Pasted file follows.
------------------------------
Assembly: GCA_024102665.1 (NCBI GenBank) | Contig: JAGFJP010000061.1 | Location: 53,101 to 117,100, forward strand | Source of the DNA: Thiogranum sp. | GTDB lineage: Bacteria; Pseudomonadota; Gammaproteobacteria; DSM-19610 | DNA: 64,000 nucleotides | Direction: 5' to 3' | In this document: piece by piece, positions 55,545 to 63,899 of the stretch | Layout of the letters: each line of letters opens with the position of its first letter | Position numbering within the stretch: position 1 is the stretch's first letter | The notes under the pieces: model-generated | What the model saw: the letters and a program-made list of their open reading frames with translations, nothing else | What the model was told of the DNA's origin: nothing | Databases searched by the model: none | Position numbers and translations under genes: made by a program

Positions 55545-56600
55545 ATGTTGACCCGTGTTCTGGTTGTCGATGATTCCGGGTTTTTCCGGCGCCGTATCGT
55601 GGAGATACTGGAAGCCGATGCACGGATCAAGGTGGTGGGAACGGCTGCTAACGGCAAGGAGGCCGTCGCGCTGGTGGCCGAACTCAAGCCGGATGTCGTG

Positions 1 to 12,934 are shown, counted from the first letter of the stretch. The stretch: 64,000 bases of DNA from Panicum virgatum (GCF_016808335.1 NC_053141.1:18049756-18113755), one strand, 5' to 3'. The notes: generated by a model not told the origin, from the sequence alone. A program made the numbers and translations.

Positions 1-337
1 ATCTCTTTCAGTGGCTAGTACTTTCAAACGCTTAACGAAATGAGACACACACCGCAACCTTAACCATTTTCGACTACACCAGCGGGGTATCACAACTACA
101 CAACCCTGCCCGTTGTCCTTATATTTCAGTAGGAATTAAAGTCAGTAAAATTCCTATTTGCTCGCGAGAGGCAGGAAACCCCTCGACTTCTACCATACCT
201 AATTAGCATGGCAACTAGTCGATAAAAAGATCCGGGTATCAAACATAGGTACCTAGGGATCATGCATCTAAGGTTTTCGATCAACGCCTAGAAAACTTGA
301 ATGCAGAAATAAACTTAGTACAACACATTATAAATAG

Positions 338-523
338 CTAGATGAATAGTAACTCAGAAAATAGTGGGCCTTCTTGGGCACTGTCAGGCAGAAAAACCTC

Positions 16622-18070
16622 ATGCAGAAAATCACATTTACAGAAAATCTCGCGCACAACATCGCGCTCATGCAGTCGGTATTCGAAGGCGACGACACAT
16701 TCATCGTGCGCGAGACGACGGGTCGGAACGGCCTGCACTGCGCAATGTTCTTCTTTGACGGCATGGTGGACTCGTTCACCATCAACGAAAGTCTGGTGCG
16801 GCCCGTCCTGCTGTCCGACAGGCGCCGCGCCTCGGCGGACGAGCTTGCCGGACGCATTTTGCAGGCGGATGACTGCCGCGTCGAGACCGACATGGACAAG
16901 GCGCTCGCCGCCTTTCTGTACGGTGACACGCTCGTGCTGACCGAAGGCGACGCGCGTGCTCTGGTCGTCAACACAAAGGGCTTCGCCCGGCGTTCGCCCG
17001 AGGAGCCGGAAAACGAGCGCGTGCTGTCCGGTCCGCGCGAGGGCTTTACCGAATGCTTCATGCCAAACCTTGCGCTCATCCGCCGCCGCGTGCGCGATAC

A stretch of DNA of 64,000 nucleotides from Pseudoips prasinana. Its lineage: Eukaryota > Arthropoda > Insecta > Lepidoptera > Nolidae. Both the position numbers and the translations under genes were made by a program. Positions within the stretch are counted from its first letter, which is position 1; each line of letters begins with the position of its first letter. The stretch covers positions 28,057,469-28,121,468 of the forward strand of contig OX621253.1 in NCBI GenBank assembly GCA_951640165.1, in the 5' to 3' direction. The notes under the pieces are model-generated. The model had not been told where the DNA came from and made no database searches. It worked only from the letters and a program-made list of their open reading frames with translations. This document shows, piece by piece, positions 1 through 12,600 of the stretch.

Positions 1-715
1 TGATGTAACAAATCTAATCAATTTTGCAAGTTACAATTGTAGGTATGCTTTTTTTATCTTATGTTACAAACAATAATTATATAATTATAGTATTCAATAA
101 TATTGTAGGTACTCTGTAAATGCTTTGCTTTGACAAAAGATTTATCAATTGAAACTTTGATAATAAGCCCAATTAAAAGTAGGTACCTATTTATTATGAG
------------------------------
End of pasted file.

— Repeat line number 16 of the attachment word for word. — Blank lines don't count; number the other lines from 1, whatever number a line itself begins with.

16801 GCCCGTCCTGCTGTCCGACAGGCGCCGCGCCTCGGCGGACGAGCTTGCCGGACGCATTTTGCAGGCGGATGACTGCCGCGTCGAGACCGACATGGACAAG